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Multiscale neural imaging - from synapse to whole organism

Advances in microscopy allow imaging on scales ranging from single molecules to whole organism. This project involves developing a microscope that will allow images of whole invertebrates (likely C. Elegans nematode worms) be correlated with nanoscopic (super-reolution) images of sub-cellular regions within them.

Number of places

1

Funding

Home fee, Stipend

Opens

12 February 2018

Eligibility

Qualifications:

BSc (Hons) 2:1 or equivalent degree in physics/chemistry…..

Funding:

Scholarships (fees and stipend) available on a competitive basis for UK/EU students, please contact supervisor for details.

Project Details

By allowing us to look inside tissues and see the processes at work in individual cells, microscopy has long proved to be a powerful tool for biological research. The last decade has also seen the development of super-resolution techniques that enable imaging objects at the nanoscale. However, when imaging in biological systems, the sample itself will introduce aberrations that reduce the effectiveness of the microscope. Our group develops microscopes and microscopy methods that combine super-resolution imaging with adaptive optics and novel fluorophores (light emitting substances) to overcome these difficulties.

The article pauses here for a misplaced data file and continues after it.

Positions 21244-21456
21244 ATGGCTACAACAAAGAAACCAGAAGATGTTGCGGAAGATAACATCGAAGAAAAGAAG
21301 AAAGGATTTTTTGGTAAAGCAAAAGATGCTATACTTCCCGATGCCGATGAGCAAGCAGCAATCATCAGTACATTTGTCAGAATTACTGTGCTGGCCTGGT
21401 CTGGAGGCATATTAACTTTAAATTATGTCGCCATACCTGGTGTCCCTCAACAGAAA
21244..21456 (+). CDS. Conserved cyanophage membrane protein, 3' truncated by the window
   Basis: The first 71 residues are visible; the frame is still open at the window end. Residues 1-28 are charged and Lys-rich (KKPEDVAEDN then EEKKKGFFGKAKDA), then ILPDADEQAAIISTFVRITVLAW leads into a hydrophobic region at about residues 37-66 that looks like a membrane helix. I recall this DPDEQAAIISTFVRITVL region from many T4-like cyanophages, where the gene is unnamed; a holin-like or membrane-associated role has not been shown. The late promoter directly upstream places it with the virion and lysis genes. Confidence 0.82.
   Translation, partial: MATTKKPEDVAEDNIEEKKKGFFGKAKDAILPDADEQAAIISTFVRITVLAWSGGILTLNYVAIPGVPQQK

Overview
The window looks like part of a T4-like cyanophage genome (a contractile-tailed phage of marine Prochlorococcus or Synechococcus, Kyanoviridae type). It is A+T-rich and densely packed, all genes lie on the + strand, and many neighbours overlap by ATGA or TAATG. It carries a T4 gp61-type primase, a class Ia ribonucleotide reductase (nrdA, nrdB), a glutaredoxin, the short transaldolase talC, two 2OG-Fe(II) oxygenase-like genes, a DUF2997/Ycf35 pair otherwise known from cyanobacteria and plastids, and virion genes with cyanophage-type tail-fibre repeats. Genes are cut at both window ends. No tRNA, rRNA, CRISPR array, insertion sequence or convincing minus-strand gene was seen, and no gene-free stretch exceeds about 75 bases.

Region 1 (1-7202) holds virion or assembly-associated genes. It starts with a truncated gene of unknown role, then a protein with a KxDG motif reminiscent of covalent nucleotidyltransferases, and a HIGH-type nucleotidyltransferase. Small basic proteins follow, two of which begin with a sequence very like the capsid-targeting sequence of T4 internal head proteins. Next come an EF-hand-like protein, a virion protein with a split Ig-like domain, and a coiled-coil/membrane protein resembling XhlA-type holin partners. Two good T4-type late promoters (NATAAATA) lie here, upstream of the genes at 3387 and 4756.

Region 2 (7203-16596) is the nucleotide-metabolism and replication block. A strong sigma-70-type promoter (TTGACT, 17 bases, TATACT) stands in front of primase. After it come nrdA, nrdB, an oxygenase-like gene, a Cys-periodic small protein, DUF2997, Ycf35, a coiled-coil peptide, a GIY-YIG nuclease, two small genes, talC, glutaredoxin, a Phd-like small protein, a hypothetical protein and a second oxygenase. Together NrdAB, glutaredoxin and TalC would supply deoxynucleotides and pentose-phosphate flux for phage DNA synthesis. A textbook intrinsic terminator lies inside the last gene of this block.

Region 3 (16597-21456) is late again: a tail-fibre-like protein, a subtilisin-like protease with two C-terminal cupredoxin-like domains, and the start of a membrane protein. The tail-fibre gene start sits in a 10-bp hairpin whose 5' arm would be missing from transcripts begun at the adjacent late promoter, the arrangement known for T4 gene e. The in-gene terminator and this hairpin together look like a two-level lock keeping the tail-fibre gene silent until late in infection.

This project aims to link an effective widefield imaging technique, known as selective plane imaging microscopy (SPIM) with measurements performed on a custom-designed Stimulated-Emission Depletion (STED) microscope currently being constructed in our group. By correlating measurements on performed on the SPIM system as it images a whole organism, with those performed in the STED, we want to explore how it is possible to link observations of the whole organism with processed occurring at a sub-cellular level. This will also entail imaging nanoscopic particles of diamond (nanodiamond, ND) as these have been shown to be exceptionally stable and to remain in place in organisms without causing physiological damage.

There are multiple aspects to this studentship:

  1. Design and construction of a high resolution, optically sectioning, imaging system with a wide field of view
  2. Using this as a platform for development of adaptive optics technologies to enable sensitive detection of ND fluorescence in living, active organisms
  3. The ability to extend the system to provide dynamic illumination control, such that structured-illumination super-resolution imaging is also possible from the SPIM system

In order to enable these capabilities as part of a challenging, but realistic, studentship, the microscope will be based on the OpenSPIM platform.

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